Return to Headlines

Numbers important, but don’t tell the whole story

David Law portrait  By Superintendent David Law

(05/10/2019) When students cross the stage at graduation in the weeks ahead, the combined effort and hard work by students, parents/guardians, teachers and those who support them is realized. It’s a source of pride for all involved and a cause for celebration.

Our schools are now graduating a higher percentage of students than anytime in recent history. In 2018, diplomas were presented to 86.57% of seniors, a 3.37 percentage point increase from the year before. In total, the district outpaced the state average by that same margin. Coon Rapids and Andover high schools each increased graduation rates by four percentage points. Anoka, Blaine, and Champlin Park high schools also had steady climbs.

Notably, many of the Anoka-Hennepin students who don’t graduate within four years stay in school. An additional 10% of students typically earn their diploma the next school year, making our complete graduation rate closer to 97%.

These increases in student achievement are a source of district and community pride. It’s our goal to ensure students leave our schools ready for what comes next. A diploma is essential to demonstrating that commitment in preparing students for life. Increasing expectations are demanding more from schools and the solutions to continually improve as a system require a look beyond the numbers.

Throughout the year, I met with groups of students at all middle and high schools to have discussions about a number of topics from academics to school climate and more. To confirm, the district also has data from student surveys on similar topics. However, there is no substitute for school and district leaders to gain a deeper understanding than through face-to-face interactions.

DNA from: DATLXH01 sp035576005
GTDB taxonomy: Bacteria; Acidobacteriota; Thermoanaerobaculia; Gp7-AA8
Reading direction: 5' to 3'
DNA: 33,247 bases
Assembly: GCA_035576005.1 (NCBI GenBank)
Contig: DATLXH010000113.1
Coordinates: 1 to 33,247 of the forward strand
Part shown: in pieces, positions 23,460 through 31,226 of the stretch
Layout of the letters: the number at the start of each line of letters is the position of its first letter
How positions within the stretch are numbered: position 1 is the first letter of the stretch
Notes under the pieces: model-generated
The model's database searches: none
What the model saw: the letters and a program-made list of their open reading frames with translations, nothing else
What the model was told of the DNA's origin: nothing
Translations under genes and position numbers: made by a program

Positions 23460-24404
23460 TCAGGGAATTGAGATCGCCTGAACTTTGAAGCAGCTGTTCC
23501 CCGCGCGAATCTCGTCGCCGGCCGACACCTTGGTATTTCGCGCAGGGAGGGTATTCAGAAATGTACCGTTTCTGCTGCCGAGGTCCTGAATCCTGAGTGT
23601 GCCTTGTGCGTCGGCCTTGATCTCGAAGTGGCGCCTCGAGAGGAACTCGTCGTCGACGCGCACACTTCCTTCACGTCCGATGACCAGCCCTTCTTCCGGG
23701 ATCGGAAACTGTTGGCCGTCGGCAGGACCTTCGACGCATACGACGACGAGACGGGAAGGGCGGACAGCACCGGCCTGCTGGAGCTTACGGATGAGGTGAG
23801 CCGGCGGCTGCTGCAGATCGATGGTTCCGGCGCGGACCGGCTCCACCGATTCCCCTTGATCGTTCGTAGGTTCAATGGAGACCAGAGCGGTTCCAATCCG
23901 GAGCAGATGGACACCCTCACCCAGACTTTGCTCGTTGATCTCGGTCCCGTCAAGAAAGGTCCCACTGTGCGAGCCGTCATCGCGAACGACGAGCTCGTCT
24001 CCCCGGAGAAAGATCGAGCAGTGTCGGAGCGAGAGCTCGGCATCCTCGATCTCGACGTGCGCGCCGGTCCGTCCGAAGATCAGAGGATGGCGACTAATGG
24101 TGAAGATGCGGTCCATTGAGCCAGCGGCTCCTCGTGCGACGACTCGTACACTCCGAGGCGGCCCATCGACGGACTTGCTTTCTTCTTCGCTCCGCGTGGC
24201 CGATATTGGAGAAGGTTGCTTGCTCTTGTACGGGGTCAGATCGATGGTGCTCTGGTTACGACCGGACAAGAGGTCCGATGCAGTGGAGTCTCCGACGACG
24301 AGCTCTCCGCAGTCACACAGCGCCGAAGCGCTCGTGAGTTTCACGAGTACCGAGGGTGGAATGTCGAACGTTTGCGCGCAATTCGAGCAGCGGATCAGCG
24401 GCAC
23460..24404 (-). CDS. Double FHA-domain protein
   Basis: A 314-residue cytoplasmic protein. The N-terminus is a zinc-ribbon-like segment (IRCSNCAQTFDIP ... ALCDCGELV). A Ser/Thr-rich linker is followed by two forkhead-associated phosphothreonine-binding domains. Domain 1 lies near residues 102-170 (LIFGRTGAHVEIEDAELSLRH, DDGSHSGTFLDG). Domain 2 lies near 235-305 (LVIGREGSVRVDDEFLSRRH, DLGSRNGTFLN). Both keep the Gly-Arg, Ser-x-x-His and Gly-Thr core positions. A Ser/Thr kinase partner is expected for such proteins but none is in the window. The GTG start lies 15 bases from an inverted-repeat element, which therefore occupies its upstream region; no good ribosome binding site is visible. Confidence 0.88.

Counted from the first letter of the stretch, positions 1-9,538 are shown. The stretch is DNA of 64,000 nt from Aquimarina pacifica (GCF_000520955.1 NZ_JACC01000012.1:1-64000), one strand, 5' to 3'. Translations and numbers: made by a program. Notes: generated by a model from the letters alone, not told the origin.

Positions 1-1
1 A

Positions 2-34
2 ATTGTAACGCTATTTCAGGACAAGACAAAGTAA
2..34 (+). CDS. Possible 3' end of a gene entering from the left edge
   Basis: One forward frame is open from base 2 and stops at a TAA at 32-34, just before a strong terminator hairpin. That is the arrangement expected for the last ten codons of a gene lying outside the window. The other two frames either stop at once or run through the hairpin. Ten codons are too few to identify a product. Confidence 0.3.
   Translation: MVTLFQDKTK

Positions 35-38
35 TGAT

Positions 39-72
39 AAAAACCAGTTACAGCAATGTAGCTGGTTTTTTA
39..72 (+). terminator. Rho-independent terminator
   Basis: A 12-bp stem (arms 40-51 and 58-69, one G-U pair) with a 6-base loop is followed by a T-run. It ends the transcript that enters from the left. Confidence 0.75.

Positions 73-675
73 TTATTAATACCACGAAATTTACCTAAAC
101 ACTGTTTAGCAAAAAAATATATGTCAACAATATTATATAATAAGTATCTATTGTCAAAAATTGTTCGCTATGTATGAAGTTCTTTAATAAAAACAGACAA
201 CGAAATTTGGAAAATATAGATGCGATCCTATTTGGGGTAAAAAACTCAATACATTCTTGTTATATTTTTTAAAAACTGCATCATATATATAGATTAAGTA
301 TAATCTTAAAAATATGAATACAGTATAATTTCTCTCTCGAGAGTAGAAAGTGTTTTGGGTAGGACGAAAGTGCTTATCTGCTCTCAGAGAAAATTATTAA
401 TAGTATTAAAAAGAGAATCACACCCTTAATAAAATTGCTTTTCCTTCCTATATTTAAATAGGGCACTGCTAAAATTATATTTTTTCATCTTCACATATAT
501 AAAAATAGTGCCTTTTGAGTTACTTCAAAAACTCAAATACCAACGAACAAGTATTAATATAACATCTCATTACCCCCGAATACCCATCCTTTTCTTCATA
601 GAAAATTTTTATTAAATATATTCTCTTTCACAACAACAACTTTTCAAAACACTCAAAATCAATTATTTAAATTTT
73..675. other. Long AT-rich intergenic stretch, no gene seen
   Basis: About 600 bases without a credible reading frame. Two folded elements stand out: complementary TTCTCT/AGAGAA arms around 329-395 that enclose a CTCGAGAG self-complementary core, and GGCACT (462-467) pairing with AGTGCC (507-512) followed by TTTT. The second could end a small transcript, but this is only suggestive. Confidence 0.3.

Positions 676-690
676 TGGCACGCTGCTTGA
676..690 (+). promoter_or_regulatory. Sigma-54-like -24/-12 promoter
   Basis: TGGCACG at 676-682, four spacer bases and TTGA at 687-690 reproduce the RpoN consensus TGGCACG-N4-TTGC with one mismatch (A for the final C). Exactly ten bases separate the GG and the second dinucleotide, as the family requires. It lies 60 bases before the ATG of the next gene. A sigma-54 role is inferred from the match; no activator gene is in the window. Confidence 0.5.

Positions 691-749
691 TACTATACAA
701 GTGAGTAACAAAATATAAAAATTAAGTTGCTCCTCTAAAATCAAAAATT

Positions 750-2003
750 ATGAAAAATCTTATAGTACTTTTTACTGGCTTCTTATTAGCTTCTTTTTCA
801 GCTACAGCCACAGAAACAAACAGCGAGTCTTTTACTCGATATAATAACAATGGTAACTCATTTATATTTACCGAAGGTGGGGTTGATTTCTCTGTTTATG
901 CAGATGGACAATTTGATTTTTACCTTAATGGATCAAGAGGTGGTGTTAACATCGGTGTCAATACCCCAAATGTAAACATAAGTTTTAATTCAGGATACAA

Each year our School Board authorizes a scientifically valid community survey. The 2018 version reported an increase in the percent of residents who rate the quality of education provided by Anoka-Hennepin as excellent, specifically 32%. The data identified a five year increase in excellence, up from 24%. Although improvement is being made, a deeper understanding of what factors led to this increase and what schools can do to maintain and improve satisfaction is desired.

This spring, the School Board and district leadership held a series of focus group conversations with parents/guardians across the district, to put context alongside the numbers. How can our schools continue to increase excellence? As parents/guardians shared, we listened and learned that there is no simple answer. One theme that resonated with each group was providing a solid foundation, but allowing students to get involved with something they’re passionate about and want to learn. Parents/guardians across the district also shared that meeting the unique needs for each student leads to greater satisfaction.

As a district, we’re committed to ensuring all students can read, do math, and eventually graduate. Our community has shared that these things are critical. However, as our community also shared, it’s equally as important to make sure our students leave prepared to follow their dreams.